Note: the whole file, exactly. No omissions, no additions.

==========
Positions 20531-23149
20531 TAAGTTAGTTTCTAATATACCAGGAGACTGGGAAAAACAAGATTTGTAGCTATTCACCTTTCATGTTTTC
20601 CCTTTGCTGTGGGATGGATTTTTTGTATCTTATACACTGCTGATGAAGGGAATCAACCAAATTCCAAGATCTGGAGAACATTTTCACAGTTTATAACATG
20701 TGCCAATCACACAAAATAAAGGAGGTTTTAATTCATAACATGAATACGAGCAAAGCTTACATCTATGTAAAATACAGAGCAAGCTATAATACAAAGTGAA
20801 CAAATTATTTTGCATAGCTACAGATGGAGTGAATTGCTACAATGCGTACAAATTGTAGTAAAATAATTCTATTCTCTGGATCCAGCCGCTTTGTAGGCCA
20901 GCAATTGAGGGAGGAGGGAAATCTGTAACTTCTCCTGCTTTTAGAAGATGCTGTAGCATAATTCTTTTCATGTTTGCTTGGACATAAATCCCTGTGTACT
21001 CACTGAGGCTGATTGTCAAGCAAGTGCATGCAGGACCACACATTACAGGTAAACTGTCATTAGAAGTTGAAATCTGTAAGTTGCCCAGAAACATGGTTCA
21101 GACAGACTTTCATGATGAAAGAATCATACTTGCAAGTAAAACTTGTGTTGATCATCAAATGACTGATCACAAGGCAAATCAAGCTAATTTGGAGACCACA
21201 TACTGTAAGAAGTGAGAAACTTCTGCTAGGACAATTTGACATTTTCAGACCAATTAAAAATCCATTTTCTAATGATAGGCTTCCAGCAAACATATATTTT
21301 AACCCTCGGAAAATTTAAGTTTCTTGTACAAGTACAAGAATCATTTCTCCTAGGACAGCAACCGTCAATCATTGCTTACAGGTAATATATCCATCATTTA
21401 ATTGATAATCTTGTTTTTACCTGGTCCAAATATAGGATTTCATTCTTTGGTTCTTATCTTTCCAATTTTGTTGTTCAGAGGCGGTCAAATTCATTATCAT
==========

Positions 20531-23149
20531 TAAGTTAGTTTCTAATATACCAGGAGACTGGGAAAAACAAGATTTGTAGCTATTCACCTTTCATGTTTTC
20601 CCTTTGCTGTGGGATGGATTTTTTGTATCTTATACACTGCTGATGAAGGGAATCAACCAAATTCCAAGATCTGGAGAACATTTTCACAGTTTATAACATG
20701 TGCCAATCACACAAAATAAAGGAGGTTTTAATTCATAACATGAATACGAGCAAAGCTTACATCTATGTAAAATACAGAGCAAGCTATAATACAAAGTGAA
20801 CAAATTATTTTGCATAGCTACAGATGGAGTGAATTGCTACAATGCGTACAAATTGTAGTAAAATAATTCTATTCTCTGGATCCAGCCGCTTTGTAGGCCA
20901 GCAATTGAGGGAGGAGGGAAATCTGTAACTTCTCCTGCTTTTAGAAGATGCTGTAGCATAATTCTTTTCATGTTTGCTTGGACATAAATCCCTGTGTACT
21001 CACTGAGGCTGATTGTCAAGCAAGTGCATGCAGGACCACACATTACAGGTAAACTGTCATTAGAAGTTGAAATCTGTAAGTTGCCCAGAAACATGGTTCA
21101 GACAGACTTTCATGATGAAAGAATCATACTTGCAAGTAAAACTTGTGTTGATCATCAAATGACTGATCACAAGGCAAATCAAGCTAATTTGGAGACCACA
21201 TACTGTAAGAAGTGAGAAACTTCTGCTAGGACAATTTGACATTTTCAGACCAATTAAAAATCCATTTTCTAATGATAGGCTTCCAGCAAACATATATTTT
21301 AACCCTCGGAAAATTTAAGTTTCTTGTACAAGTACAAGAATCATTTCTCCTAGGACAGCAACCGTCAATCATTGCTTACAGGTAATATATCCATCATTTA
21401 ATTGATAATCTTGTTTTTACCTGGTCCAAATATAGGATTTCATTCTTTGGTTCTTATCTTTCCAATTTTGTTGTTCAGAGGCGGTCAAATTCATTATCAT